One of my favorite photography lighting books is Joe McNally‘s Hot Shoe Diaries. Joe can really write and its a great book with lots of inspiration and stories behind how each picture is made. Sometimes, you do want a book that’s specific to your camera system and covers the nitty-gritty details in configuring your small flash units. There are many books on lighting and flash but only a couple are really good. If you want a good flash and lighting book that is Canon specific, there’s only one good book and it’s this one. The Speedliter’s Handbook by Syl Arena. Joe McNally started me on multiple flash units and others like Louis and Syl has gotten me to journey down the e-TTL multiple speedlite path. As you start to wander down this road, it’s indispensable to have a book like this.

What I love about this book is that it’s big but not too big. You need space to have nice readable type and space for diagrams, before and after shots as well as some in-between shots for various settings or configurations. The pages are printed on quality paper and it feels good in my hands. There’s technical information and jargon along with clear concise explanations that beat the crap out of those boring Canon manuals. In case you need to shoot penguins, the infamous Canon flash penguin makes a cameo appearance! The best part about the handbook to me is the shoot sections where Syl’s goes through various setups with various flash configurations. The section starts with a single flash and moves on until it gets fun, scary and crazy… like with his gang-light. There’s detailed explanation on each shoot and setup so that you will understand what goes on, why the photographer is doing so and why each piece of equipment is used. Nothing could be clearer or simpler than that — you just need to duplicate the setup and you’ll be able to get the similar effect.

And for those readers who love getting new gear, there’s also plenty of that in the book along with photos showing the effect of each. I know getting new stuff won’t necessarily help you become a better photographer, but sometimes, new, shiny stuff will at least encourage you to get off your butt and shoot more. It’s not a really cheap book but it’s packed full of information. The amount of knowledge gained more than outweighs the investment — yes, it’s really an investment because you can start with one camera, one lens and one flash along with this book and grow your way up!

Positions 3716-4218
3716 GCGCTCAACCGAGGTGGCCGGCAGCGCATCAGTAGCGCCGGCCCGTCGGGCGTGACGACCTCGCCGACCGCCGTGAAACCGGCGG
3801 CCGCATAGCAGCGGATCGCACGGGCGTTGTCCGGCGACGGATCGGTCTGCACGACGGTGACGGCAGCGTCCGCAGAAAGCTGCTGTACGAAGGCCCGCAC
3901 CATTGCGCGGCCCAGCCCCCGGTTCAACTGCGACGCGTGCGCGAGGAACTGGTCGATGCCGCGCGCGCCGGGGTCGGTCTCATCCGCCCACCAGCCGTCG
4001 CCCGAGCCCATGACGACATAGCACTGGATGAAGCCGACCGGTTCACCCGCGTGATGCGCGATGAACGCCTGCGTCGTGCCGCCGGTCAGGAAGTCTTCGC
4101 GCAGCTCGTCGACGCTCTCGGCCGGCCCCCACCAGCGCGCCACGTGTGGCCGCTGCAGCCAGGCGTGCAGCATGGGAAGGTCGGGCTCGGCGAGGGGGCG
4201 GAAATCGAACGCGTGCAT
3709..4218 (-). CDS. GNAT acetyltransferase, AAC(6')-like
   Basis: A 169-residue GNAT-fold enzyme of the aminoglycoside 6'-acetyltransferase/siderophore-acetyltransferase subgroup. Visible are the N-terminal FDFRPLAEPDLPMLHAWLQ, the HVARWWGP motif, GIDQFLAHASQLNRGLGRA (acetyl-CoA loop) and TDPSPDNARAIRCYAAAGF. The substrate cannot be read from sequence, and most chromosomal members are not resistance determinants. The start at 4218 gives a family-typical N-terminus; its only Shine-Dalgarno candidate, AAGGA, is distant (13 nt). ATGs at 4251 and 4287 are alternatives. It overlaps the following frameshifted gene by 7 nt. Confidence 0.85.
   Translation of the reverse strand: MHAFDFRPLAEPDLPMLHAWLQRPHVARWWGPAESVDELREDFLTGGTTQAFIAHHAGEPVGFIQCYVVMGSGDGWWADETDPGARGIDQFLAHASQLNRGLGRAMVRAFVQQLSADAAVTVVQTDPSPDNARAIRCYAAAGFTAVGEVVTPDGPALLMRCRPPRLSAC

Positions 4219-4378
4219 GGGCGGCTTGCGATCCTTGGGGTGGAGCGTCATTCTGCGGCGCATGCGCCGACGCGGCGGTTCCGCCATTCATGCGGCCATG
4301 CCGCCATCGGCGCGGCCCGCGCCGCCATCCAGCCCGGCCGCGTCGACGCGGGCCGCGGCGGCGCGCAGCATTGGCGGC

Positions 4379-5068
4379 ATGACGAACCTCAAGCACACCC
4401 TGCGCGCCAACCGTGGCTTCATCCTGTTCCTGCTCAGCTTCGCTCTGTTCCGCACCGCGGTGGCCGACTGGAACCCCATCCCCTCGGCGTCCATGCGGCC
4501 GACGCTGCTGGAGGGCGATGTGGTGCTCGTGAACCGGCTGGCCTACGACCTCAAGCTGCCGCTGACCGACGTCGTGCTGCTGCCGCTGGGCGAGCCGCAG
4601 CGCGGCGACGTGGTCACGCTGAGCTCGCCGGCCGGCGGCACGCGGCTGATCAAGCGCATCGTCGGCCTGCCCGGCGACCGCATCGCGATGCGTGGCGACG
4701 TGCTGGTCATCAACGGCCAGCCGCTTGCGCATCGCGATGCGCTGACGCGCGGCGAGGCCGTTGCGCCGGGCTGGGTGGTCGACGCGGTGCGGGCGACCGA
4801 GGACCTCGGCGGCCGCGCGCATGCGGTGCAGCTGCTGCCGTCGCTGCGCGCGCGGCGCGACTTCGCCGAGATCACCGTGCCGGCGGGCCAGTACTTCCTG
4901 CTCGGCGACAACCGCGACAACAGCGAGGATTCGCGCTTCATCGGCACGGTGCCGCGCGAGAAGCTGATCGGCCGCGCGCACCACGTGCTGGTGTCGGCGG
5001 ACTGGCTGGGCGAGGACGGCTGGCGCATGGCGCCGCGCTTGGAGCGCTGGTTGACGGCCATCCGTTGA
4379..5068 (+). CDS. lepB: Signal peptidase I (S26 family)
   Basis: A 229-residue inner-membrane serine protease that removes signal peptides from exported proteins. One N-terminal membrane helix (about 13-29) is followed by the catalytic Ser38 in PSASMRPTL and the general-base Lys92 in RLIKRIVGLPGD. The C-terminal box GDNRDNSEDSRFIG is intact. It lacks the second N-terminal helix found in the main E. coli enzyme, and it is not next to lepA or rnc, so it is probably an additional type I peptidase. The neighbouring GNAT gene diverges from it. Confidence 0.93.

If you are a beginner, the book is clear and concise enough that you can understand it. If you’re in the middle of working out how to use your flash, this book will help you. Even if you’re a professional, I think this book still has something to teach you. I love the way the information is laid out as there’s plenty of basic to advance information provided for you. Syl starts with the basics and moves all the way down so this really IS the handbook to own if you intend to use small flash in any way (yes, including parking it on top your camera).

My opinion is that this is the book Canon should give you when you buy a flash unit from them! If you have one flash and am looking to improve your lighting, buy this book before you buy that second flash unit. If there’s anything this book doesn’t have is that there’s no rebate coupon for a 580EX II… or a lighting how-to DVD but then again I do wonder when Syl’s going to have a workshop down in Malaysia. Joe’s been here so come on down!

Buy this book from Amazon today!

MeatWorks at Solaris, KL

It was a random day and a random passing that I chanced upon a restaurant packed with people. My guess is if there’s a crowd, the food’s got to be something. So, a couple of weeks later, it was time to get back there and check it out. It’s a pretty neat concept, a restaurant and deli combined. You can get a well cooked steak or you can buy a rack of ribs and broil them to your taste back home. So off we went.

The place is very nicely done with modern touches and a white, cheery interior. Lots of glass and unfinished brick walls surround a cement render floor but softened with the touch of white-washed wood. Pretty neat but it gets a bit messy in some areas where you have marble and stainless steel. Definitely a standout decor but I think it’s a bit overboard. Could have been done better with a tighter theme. This a case where the original theme wasn’t strictly followed and things got a bit out of hand.

We ordered a soup and starter to go with the main course. The flat-bread with was great. The bread was crisp on the outside but soft and chewy inside. The olive and feta cheese and tomato with a hint of smoked flavor went nicely with it like a horse and carriage. Lovely. The mushroom soup was pretty ordinary and could be better but no complains. The starters were served when we had no plates and plates only showed up after we started eating. This service lapse was what foreshadowed what is to come. A serious lack in service quality at the demanded price.